Will McCallum, 26, is half of the duo behind the self-named company. He says George & Willy is about putting thought into creating attractive and functional items, including things commonly found in retail stores. Alongside the company’s furniture and smaller items clearly targeted at consumers are a highly durable commercial clothing rack; a round aluminium exterior sign and a double-sided open and closed sign. The latter was launched last week.
McCallum says this extension into trade supply was never planned – he and George Wilkins simply made items they felt were necessary, based on their own needs and experiences. Some of these items were for shoppers, and others were relevant to his and Wilkins’ experience as retailers.
“You see a beautiful store with a laminated sign and you go, ‘We could make that out of wood and it’d look really nice,’” he says.
The open/closed sign is handmade by Wilkins and McCallum using Lawson cypress wood and yachting braid.
Their round sign was created after he and Wilkins decided they wanted one for their workshop: “We asked around, but couldn’t find one anywhere.”
They realised that many companies in New Zealand sported round logos, and so put the sign into commercial production.
It’s the small details that matter in retail, says McCallum:
“If you open a store, it kind of represents who you are… [Decorating it] is like buying a nice hat or a nice bag.”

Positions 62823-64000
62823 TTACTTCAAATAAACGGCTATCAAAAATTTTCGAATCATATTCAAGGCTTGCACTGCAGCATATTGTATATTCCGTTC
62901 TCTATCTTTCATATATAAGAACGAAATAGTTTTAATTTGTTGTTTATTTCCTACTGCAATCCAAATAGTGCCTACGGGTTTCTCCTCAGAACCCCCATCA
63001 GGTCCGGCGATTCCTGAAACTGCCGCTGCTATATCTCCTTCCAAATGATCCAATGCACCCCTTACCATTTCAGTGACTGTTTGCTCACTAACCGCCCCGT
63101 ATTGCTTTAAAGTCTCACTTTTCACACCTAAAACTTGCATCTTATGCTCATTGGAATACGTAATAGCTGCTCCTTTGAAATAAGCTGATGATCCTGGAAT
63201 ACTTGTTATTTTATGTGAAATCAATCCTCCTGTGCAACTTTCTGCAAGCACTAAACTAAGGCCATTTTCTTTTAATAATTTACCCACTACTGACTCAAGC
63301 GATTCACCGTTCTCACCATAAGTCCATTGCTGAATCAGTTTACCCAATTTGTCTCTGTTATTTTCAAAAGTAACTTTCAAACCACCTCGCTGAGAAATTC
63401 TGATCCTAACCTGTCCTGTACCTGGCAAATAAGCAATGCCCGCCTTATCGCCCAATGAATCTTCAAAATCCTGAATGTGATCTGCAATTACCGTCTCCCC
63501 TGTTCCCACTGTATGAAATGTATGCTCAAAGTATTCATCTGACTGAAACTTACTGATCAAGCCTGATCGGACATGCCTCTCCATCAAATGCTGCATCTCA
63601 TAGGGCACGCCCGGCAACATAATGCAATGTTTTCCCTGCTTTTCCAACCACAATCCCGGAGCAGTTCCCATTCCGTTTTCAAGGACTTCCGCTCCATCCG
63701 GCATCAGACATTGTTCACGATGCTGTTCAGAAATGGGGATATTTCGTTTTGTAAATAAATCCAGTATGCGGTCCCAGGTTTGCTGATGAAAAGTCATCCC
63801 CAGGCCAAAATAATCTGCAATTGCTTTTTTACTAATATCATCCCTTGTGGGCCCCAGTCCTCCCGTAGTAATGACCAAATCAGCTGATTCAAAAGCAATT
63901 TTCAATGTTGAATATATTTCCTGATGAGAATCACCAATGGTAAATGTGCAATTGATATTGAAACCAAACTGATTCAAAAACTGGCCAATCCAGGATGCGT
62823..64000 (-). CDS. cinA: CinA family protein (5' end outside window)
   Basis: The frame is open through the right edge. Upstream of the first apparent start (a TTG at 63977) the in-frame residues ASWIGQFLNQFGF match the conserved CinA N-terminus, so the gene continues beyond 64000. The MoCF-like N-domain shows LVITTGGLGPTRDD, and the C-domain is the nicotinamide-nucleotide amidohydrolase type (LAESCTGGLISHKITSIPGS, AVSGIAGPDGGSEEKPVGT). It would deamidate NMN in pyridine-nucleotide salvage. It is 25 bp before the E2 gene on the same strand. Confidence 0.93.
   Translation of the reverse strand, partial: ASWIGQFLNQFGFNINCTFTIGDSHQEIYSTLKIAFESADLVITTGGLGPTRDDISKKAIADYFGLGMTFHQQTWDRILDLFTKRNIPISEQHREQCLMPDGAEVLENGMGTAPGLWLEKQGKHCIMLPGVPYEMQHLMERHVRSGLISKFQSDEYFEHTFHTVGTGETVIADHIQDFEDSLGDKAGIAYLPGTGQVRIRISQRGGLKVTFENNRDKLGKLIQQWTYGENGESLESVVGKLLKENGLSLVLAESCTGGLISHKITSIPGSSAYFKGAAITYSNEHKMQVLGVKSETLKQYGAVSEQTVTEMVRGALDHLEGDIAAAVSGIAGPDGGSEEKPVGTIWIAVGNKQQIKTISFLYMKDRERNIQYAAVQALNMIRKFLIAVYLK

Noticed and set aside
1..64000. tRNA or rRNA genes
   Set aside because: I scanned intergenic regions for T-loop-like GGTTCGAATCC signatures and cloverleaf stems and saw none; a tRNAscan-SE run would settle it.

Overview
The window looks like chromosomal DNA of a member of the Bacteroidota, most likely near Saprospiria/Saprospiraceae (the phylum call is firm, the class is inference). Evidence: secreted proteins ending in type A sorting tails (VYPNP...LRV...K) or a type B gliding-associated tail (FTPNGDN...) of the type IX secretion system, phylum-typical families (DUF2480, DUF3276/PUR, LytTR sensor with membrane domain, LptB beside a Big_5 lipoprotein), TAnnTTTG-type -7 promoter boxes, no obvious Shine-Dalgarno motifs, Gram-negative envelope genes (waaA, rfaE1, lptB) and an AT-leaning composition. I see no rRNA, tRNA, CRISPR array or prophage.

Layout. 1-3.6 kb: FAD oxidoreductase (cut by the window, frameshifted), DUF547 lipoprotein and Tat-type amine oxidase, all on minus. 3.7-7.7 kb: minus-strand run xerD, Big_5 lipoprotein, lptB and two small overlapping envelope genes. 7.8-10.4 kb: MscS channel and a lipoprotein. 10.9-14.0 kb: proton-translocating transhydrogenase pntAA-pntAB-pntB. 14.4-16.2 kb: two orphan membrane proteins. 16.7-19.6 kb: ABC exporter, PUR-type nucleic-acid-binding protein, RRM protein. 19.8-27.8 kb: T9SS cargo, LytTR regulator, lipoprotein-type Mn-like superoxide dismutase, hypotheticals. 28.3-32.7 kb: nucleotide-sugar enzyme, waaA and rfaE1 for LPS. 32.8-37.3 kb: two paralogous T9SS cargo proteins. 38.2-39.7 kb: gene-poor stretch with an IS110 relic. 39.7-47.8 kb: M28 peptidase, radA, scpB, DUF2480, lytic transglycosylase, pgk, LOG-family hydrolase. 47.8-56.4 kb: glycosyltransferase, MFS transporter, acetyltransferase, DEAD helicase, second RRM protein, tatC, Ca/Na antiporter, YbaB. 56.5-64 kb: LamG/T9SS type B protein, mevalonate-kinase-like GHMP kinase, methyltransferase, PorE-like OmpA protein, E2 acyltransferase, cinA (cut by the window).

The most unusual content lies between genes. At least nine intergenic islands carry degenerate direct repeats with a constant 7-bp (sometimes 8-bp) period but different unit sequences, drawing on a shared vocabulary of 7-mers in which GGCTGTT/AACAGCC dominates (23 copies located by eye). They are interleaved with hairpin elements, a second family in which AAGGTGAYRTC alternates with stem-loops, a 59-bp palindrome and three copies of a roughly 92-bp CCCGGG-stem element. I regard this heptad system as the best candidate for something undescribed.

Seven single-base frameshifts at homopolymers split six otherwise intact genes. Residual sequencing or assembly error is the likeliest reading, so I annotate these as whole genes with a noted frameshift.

George & Willy’s brown paper rollers are the company’s “bread and butter”, says McCallum. The signs sit in the company’s sweet spot, appealing to both commercial outfits such as cafes, and private customers who hang them in their home. McCallum says the financial security the rollers’ popularity offers allows the company creative breathing space.
He and Wilkins are currently planning a wholesale collection, and look forward to releasing “heaps” of new items over the next month or two. McCallum says that as George & Willy’s popularity with offshore customers grows, it is looking to grow the percentage of smaller items among its mix. Prohibitive shipping costs mean that the company’s furniture is less attractive to these shoppers.
“No way is somebody from Switzerland going to get a project desk shipped all the way there.”
Currently, however, McCallum’s got doors on his mind. He’s working on a door pulley system similar to one that was knocked together to keep sawdust from the workshop out of George & Willy’s on-site office, and believes the commercial version would be useful for cafes in winter.
This story first appeared at The Register.
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